24) The Last Continent by Terry Pratchett
25) How the Irish Saved Civilization by Thomas Cahill- REREAD
26) Marlborough: His Life and Times Book Two by Winston Churchill
27) The Poetry of Robert Frost
28) Seventh-day Adventists Believe by General Conference of SDA
29) Catching Fire by Suzanne Collins
30) Carpe Jugulum by Terry Pratchett
31) A Feast for Crows by George R.R. Martin- REREAD
32) A Dance with Dragons by George R.R. Martin- REREAD
33) The Boy Who Harnessed the Wind by William Kamkwamba
34) Mockingjay by Suzanne Collins
35) Rogue Heroes by Ben Macintyre [LibraryThing Early Reviewers]
36) Patriarchs and Prophets by Ellen G. White
37) The Fifth Elephant by Terry Pratchett
38) The Gifts of the Jews by Thomas Cahill- REREAD
39) Thomas Jefferson: The Art of Power by Jon Meacham
40) The Book of Mormon by Joseph Smith Jr.
41) The Count of Monte Cristo by Alexandre Dumas
42) The Truth by Terry Pratchett
43) Warriors I edited by George R.R. Martin- REREAD of The Mystery Knight
44) Who Travels with the Doctor? edited by Gillian I. Leitch & Sherry Ginn [LibraryThing Early Reviewers]
45) The Black Count by Tom Reiss
46) Prophets and Kings by Ellen G. White
47) The Moonstone by Wilkie Collins
48) The True Flag by Stephen Kinzer [LibraryThing Early Reviewers]
49) Thief of Time by Terry Pratchett
50) Desire of the Everlasting Hills by Thomas Cahill- REREAD
51) Waiting to Die Longing to Love by Russell K. Lanier
52) The Desire of Ages by Ellen G. White
53) The Decline and Fall of the Roman Empire, Vol. 1 by Edward Gibbon
54) My Turn: A Life of Total Football by Johan Cruyff [Goodreads First Reads]
55) The Last Hero by Terry Pratchett, Paul Kidby (Illustrator)
56) Voices of the Rocks by Robert M. Schoch
57) The Waste Land and Other Poems by T.S. Eliot
58) The Hitler Options: Alternate Decisions of WWII edited by Kenneth Macksey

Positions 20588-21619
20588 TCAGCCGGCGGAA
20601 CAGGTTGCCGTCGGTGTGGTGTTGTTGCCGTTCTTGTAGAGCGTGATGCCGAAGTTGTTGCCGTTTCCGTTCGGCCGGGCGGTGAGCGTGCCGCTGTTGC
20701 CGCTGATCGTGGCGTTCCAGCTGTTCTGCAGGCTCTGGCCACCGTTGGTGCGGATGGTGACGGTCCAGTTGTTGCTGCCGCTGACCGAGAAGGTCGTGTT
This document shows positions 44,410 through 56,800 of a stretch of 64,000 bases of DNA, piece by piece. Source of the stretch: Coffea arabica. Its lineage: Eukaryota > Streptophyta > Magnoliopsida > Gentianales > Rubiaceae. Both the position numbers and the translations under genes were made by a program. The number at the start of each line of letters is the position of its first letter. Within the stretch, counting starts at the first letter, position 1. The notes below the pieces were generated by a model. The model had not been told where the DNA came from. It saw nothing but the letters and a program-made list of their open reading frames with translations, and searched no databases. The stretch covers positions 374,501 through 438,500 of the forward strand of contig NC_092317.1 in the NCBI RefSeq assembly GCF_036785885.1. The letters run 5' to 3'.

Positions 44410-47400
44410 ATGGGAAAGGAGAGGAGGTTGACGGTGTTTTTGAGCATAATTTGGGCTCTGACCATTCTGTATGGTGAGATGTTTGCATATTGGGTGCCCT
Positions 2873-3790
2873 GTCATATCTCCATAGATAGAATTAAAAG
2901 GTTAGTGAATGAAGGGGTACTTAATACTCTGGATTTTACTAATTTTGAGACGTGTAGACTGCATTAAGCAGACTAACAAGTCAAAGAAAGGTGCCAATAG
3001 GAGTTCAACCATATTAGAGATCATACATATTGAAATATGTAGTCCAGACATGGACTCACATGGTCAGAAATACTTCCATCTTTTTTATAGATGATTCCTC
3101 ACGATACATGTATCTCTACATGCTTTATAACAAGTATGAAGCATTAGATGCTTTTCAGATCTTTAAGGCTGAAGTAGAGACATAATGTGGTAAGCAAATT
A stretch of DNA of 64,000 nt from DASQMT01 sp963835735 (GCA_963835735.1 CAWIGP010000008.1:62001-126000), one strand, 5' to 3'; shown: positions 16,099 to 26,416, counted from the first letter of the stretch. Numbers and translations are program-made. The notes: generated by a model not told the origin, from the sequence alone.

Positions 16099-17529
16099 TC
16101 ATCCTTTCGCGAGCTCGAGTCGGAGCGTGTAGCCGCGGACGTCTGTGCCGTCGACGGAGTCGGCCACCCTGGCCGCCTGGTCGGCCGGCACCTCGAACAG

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review 2016-12-31 04:30
The Waste Land and Other Poems by T.S. Eliot
Waste Land and Other Poems, The (Barnes & Noble classics) - introduction and notes by Randy Malamud T. S. Eliot

The first three published poetic volumes of T.S. Eliot career were a sudden surprise upon the literary community, but it was the third that became a centerpiece of modernist poetry.  Published within a 5 year period during which not only Eliot’s style was refined but also influenced by his personal life and health.  Throughout the rest of his career, Eliot would build upon and around these works that would eventually lead to the Noble Prize in Literature and a prominent place in today’s literature classes.


While I am right now in no way ready to critique Eliot’s work, I will do so in the volume it was presented in.  While the publishers and editors wanted to present Eliot’s work with his personal Notes or footnotes in the back of the book to preserve the author’s intention of presentation, over the course of reading the exercise of going from the front of the book to the back to understand the footnotes became tiresome.  And while reading “The Waste Land” I had three places marked in my book so as to read the poem and then look at Eliot’s own Notes and the publisher’s footnotes, which quickly became a trial.


This is a book I’m going to have to re-read over and over again for years to come to truly appreciate Eliot’s work.  If you’re a better rounded literary individual than I am then this volume will probably be for you as it presents Eliot’s work in the forefront with no intruding footnotes at the bottom of the page; however if you are a reader like myself who wants to enjoy Eliot but needs the help of footnotes I suggest getting another volume in which footnotes are closer to the text they amply.